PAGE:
Air Pollution Primary Reason For Premature Deaths, Biggest Threat To Human Life: WHO

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'Air Pollution Primary Reason For Premature Deaths, Biggest Threat To Human Life': WHO

What is more worrisome is that it kills an estimated seven million people worldwide every year. Annual exposure is can cause 7 million premature deaths; about 9 out of 10 people breathe air that exceeds the guideline limits containing high levels of pollutants, the agency’s report read.

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Air pollution is one of the biggest environmental threats to human life, apart from climate change, the World Health Organisation said on Wednesday, September 22. The agency released its new air quality guidelines (AQGs) ever since 2005.

What is more worrisome is that it kills an estimated seven million people worldwide every year. Annual exposure can cause 7 million premature deaths; about 9 out of 10 people breathe air that exceeds the guideline limits containing high levels of pollutants, the agency's report read.

The primary sufferers, with low- and middle-income countries suffering from the highest exposures. WHO is supporting countries to address air pollution. The new guidelines highlight the adverse effects of pollution on human health and have stated evidence of the damage caused, reported Business Standard.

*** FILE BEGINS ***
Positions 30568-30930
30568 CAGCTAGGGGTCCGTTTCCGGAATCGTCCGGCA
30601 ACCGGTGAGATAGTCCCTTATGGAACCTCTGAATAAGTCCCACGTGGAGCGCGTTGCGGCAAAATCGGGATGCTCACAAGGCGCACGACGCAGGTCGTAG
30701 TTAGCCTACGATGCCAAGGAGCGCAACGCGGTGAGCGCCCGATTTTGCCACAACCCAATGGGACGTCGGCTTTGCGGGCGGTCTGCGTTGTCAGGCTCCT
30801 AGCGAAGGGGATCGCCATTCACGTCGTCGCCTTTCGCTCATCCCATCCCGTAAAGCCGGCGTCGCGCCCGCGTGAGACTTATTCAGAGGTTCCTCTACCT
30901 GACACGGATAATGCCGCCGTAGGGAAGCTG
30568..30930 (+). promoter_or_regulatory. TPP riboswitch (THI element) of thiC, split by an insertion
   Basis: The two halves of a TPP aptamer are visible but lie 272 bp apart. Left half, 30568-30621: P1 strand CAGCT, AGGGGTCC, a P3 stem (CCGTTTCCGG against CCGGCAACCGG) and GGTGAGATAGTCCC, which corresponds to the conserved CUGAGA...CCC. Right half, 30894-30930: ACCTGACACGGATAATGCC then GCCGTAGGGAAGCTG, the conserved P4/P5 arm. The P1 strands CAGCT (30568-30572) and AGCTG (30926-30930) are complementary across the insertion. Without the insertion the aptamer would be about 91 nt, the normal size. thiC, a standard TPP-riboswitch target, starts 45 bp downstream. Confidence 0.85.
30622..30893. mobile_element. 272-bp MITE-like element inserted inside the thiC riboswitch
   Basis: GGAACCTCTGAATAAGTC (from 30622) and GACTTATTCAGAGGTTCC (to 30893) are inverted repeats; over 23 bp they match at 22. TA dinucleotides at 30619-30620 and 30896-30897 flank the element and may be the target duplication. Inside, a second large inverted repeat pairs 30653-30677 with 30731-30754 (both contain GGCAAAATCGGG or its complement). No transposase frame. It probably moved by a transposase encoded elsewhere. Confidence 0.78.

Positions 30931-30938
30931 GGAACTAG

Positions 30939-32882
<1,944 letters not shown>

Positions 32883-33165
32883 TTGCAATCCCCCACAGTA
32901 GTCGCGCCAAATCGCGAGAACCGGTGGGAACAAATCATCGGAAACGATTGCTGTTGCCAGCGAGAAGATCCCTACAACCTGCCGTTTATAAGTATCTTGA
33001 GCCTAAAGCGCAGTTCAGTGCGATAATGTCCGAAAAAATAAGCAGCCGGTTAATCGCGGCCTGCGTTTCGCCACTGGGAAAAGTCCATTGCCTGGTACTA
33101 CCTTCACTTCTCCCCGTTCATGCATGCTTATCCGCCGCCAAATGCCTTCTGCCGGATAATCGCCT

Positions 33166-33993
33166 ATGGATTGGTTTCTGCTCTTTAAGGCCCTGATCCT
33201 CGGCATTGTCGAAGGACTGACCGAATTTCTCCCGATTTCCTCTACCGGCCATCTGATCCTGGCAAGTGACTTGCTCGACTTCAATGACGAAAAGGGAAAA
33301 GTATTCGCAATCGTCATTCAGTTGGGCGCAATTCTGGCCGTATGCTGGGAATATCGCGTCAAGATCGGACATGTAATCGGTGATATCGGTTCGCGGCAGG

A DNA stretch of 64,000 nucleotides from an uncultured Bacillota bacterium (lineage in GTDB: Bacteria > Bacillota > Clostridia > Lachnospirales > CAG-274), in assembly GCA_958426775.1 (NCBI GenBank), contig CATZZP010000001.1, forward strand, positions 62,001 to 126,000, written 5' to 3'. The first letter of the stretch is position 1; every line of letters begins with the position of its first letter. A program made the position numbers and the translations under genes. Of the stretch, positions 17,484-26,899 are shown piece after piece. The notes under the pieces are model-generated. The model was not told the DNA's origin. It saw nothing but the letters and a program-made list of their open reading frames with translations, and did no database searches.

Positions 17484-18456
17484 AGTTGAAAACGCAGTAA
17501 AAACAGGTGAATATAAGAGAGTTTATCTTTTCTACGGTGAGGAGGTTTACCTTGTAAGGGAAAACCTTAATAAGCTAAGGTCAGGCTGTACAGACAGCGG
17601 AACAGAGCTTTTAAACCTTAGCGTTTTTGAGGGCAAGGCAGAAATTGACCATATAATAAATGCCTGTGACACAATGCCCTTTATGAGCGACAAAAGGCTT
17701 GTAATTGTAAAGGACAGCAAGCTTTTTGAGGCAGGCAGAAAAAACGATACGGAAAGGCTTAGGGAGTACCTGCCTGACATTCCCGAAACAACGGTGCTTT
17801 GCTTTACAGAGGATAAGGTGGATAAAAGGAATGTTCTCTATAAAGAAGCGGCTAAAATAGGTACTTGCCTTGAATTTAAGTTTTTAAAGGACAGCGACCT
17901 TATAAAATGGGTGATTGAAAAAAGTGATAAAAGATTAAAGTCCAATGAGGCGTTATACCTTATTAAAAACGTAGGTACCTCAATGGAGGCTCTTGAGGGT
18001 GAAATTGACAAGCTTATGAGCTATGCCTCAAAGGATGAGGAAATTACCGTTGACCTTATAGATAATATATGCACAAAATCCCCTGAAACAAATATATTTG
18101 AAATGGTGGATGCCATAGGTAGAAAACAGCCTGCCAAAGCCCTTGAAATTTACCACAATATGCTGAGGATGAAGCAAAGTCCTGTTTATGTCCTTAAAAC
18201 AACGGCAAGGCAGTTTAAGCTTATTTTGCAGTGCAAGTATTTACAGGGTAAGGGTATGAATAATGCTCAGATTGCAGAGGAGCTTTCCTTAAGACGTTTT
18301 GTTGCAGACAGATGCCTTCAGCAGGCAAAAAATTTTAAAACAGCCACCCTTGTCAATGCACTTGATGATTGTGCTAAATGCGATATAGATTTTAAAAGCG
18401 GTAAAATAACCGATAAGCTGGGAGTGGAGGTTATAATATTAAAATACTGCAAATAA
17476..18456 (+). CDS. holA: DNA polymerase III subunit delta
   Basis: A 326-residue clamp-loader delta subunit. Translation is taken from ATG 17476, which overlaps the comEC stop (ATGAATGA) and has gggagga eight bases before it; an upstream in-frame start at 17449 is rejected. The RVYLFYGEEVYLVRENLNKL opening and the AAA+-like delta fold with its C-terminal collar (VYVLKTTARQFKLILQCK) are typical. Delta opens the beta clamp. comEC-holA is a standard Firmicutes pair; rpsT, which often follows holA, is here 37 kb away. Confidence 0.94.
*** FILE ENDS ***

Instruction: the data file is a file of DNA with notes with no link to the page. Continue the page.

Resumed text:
Guidelines

Countries must strictly maintain the recommended air quality levels by reducing the levels of key air pollutants.

According to the media report, the air levels mentioned for six pollutants are - particulate matter (PM) 2.5 and PM 10, ozone (O3), nitrogen dioxide (NO2), sulfur dioxide (SO2) and carbon monoxide (CO). PM is generated by fuel combustion, mainly in transport, energy, households, industries, etc.

The PM 10 must not exceed 15 g/m3 (micrograms per cubic metre of air) annual mean or 45 g/m3 24-hour mean. Earlier, the limit was 20 g/m3 annual mean or 50 g/m3 24-hour mean.

It stressed that adhering to these guidelines could save millions of lives.

The guidelines are based on factual reports and are used as a practical tool for improving air quality. "I urge all countries and all those fighting to protect our environment from putting them to use to reduce suffering and save lives," Director-General Tedros Adhanom Ghebreyesus was quoted as saying.

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